I have written of my diagnosis before but recently there have been several “welcomings” to the DOC (Diabetes Online Community) of newly diagnosed T1s. Whenever I remember those very early days I often gloss over the real impact my diagnosis had on me. I am a little dismissive of those very painful times. These new diagnosis strike me a little deeper 29 years later. The thing I remember most that I talk about least is the fear I experienced quietly in my hospital room after my diagnosis. Fear of the unknown. Fear of the steep learning curve. Fear for my long-term health. Fear that my year of wedded bliss would never be blissful again. Fear. Fear can be a great motivator.


Once I took a moment to realize that my life had just changed forever, I vowed that I would learn as much as I could as fast as I could. This was my new reality and, as my dad used to say, “you play the hand you’re dealt.” So the attitude was “tell me what to do and I will do it.” I was diligent about the routine. I became a sponge for information about diabetes. The support of my wife and her family could not have been any better, ever. My parents, separated by distance, worried from afar but everyone gave me all the support they could muster.

I decided to face the fear, what did I do?


First and foremost, the CDE(Certified Diabetes Educator) is the reason I developed the attitude toward diabetes that I have until this day. She was wonderful; warm, receptive, understanding and tough. My first days were spent trying to get my Blood Sugar down from the high 300s using periodic injections of Regular Insulin. I did not enjoy this. It was my introduction to the “pin cushion” aspect of diabetes. I was doing finger-sticks every two hours and nurses were drawing blood every four hours and I was getting insulin injections every 4 hours. This is what I feared. I always hated needles, really hated them. I would come close to passing out if I watched myself get an injection. Drawing blood? Forget about it! Suddenly, I was in this whirlwind of trying to understand what this was and how I incorporate it into my life while trying not to pass out from the over-exposure to all these sharp objects. Then there was the food pyramid and calculating insulin doses. Talk about head-spinning!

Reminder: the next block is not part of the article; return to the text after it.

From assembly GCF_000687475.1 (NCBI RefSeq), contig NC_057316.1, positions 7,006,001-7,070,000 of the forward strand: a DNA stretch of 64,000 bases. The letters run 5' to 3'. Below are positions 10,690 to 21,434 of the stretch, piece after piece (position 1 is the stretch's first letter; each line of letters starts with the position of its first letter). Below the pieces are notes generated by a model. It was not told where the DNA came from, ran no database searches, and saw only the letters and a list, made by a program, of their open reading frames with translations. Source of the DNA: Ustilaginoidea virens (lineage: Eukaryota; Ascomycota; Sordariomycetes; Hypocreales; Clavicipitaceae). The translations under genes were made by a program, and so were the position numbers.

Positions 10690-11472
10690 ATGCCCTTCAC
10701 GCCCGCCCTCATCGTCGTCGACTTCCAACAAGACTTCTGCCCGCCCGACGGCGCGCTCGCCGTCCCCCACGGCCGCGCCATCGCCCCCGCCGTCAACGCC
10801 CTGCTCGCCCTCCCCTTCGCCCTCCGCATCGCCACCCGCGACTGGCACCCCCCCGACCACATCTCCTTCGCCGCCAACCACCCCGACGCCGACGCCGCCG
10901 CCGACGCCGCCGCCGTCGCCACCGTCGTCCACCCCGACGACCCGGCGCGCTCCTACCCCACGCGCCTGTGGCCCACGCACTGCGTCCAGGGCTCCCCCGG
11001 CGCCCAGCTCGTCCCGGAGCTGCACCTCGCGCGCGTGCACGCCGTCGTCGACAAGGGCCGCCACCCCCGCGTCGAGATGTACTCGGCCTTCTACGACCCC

After two days of practice injecting on an orange my nurse asked me if I was ready to do it to myself. I hesitated and she spoke, “you’re gonna be injectin’ yourself for the rest of your life so you might as well start now.” I hit the syringe plunger and never looked back! I still hate injections, whether from the rare syringe or the every couple of days insulin pump site change. People say you get used to it and you do. That doesn’t make me hate it any less.